10 Culture Essentials for a Pandemic July


When everything went off the rails in March, we at Brooklyn Based had a discussion about the continued viability of our monthly Culture Essentials feature during a time when it seemed there would be no events to preview. The thought was to give it shot for April, highlighting the smattering of virtual gatherings that crossed our radar alongside new TV, movie, and book releases, with the understanding that after that we’d probably table this column until things got somewhat back to normal. This is our fourth installment of Culture Essentials since then, however, and I’m sort of shocked at how much there still is to write about even as the global health crisis shows no signs of letting up anytime soon (pro tip: try a media blackout if crippling depression isn’t really part of your plan for today). In summers past, I’d be breathlessly exhorting you to ride the F train out to Forest Hills for a sunset summer concert, or to bring a blanket and a bottle of wine to the park for an outdoor movie screening or performance by the Philharmonic. There would be art openings and BBQ fests and book festivals and theater premieres and Bastille Day petanque tournaments to attend, and I’d be faced with the difficult task of choosing just ten of them to recommend to you for the month of July. This time around, we’re dealing with a much smaller universe, but—thanks to the incredible, inspirational resilience of the creative community—the content is still there for the taking if you know where to look. You just have to do it from home, much like everything else these days. That is not the worst part of this time we are living through, guys, and I don’t know about you all but I’ve been feeling a counterintuitive sense of freedom lately—the flip side of having no plans at any point is the ability to be completely spontaneous and do exactly what you want to do whenever you want to do it. Plus, if you’re watching/streaming any of the events below from home, you’ve got the time to whip up these super-easy key lime pie popsicles and treat yourself to a really special evening.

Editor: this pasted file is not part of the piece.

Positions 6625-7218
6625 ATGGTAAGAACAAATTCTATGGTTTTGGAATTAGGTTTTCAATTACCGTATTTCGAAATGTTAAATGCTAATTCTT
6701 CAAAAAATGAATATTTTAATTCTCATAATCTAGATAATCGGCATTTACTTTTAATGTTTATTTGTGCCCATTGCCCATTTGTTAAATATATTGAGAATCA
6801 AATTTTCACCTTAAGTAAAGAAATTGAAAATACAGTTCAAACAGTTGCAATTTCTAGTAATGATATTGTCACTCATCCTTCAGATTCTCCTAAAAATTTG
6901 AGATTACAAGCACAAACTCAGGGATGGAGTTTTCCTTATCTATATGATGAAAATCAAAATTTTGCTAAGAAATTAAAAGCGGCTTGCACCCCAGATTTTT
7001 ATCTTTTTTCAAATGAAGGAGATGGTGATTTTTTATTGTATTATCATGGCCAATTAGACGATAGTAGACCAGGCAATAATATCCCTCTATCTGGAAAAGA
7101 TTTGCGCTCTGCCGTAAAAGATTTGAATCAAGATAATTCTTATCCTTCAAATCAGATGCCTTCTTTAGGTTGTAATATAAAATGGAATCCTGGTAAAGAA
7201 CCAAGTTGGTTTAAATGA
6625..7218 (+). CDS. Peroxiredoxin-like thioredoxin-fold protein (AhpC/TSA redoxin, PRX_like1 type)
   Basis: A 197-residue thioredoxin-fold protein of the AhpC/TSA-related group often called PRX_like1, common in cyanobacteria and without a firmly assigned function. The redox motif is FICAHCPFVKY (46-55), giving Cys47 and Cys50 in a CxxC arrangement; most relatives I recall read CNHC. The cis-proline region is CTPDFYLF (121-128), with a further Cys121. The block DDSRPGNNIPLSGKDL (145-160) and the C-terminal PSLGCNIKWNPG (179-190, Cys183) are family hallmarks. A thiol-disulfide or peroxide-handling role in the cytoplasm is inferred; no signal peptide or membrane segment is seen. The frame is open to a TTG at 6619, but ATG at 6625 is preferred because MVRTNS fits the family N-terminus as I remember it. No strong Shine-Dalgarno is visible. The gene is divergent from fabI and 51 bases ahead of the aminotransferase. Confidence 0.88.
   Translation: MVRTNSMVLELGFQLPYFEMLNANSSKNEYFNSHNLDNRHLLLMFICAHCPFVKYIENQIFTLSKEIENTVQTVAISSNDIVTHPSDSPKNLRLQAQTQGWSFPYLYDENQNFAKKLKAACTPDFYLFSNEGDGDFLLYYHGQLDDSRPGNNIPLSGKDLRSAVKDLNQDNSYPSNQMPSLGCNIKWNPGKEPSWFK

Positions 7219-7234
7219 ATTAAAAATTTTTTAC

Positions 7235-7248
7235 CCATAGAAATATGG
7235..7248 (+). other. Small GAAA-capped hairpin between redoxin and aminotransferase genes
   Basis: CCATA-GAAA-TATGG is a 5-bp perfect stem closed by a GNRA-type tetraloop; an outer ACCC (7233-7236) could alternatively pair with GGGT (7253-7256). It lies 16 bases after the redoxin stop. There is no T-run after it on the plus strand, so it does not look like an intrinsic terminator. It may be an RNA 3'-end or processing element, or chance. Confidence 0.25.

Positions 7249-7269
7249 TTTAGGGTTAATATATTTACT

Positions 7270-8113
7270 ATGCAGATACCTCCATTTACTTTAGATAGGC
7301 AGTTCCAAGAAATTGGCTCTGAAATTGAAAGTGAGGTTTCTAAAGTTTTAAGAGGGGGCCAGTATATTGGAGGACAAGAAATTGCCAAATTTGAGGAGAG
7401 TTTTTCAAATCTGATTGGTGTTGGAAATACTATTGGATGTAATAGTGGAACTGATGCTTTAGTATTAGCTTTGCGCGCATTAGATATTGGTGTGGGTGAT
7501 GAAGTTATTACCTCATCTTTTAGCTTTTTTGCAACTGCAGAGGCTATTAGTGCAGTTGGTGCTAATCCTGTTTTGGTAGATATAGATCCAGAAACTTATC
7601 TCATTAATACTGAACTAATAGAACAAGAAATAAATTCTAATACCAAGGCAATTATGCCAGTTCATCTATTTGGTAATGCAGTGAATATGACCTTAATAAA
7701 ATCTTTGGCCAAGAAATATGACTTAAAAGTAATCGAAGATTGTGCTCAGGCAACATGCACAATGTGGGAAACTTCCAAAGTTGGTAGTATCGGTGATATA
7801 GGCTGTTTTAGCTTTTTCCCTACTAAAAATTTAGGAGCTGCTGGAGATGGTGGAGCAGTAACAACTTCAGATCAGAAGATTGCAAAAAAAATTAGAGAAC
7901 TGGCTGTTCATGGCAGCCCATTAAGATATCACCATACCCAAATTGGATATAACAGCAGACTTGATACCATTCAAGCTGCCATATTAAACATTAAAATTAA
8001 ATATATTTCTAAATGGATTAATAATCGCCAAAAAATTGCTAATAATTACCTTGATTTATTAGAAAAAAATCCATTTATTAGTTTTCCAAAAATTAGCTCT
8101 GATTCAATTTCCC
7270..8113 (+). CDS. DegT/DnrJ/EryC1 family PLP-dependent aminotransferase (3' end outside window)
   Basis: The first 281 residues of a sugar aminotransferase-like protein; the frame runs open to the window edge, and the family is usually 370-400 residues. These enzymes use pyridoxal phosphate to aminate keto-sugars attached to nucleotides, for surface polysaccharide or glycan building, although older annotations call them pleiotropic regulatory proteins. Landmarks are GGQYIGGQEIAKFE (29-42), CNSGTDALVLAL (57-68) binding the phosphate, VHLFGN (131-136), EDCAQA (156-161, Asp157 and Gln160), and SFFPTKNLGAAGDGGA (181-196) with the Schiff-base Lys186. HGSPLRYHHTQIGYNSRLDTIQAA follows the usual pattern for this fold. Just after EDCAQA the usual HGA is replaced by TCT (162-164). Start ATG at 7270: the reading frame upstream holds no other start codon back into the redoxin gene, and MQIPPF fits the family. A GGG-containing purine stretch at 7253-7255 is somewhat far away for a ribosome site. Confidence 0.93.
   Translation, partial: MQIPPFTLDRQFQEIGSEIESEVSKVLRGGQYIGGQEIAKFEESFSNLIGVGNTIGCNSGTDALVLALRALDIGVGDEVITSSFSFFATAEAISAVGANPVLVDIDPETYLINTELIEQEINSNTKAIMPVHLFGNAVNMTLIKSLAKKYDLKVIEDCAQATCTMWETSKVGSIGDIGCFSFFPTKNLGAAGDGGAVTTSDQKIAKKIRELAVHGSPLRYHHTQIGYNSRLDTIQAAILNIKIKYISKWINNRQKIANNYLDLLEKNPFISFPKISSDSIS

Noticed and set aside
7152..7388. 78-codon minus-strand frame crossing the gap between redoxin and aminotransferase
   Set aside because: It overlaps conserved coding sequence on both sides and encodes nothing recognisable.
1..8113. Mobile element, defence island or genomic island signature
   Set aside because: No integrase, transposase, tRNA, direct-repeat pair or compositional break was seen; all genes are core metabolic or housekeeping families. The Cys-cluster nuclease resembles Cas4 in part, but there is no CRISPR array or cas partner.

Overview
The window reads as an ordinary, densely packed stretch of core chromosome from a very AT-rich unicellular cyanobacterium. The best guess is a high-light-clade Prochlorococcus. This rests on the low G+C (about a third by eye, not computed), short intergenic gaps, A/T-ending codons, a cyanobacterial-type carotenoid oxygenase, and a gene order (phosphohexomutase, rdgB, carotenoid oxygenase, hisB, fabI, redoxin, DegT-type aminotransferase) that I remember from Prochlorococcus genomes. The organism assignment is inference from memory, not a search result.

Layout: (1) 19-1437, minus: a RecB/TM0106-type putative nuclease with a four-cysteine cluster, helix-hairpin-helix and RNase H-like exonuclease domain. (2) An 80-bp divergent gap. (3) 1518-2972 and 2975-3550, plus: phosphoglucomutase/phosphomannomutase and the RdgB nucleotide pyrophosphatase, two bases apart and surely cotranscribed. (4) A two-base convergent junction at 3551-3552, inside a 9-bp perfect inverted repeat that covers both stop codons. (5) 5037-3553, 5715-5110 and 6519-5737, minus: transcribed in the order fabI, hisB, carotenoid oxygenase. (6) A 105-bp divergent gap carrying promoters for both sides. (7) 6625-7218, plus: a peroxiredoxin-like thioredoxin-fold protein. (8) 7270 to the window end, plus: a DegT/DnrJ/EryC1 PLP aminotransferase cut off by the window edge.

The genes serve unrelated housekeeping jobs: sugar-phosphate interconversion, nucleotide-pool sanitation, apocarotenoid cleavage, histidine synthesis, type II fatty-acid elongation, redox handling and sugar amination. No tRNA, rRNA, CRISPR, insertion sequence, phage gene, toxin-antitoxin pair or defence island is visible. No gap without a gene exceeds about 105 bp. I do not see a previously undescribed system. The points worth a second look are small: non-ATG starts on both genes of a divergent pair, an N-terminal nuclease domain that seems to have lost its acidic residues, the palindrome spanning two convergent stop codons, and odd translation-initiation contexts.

1. Nobody Knows I’m Here, streaming on Netflix

My former pandemic roomies (my sister and my mom) both loved Nobody Knows I’m Here, a Chilean film about a recluse with a dark secret in his past that is currently streaming on Netflix. If their repeated reminders that I need to watch it weren’t enough, I am separately intrigued by the fact that the protagonist is played by Jorge Garcia, an actor I haven’t laid eyes on since he was Hurley on the spectacularly infuriating Lost during the aughts. According to my family members, the cinematography is gorgeous and the story is moving, and I’m pleased that it only requires an hour and a half of my attention, which is pretty much the upper limit of what I can muster up these days.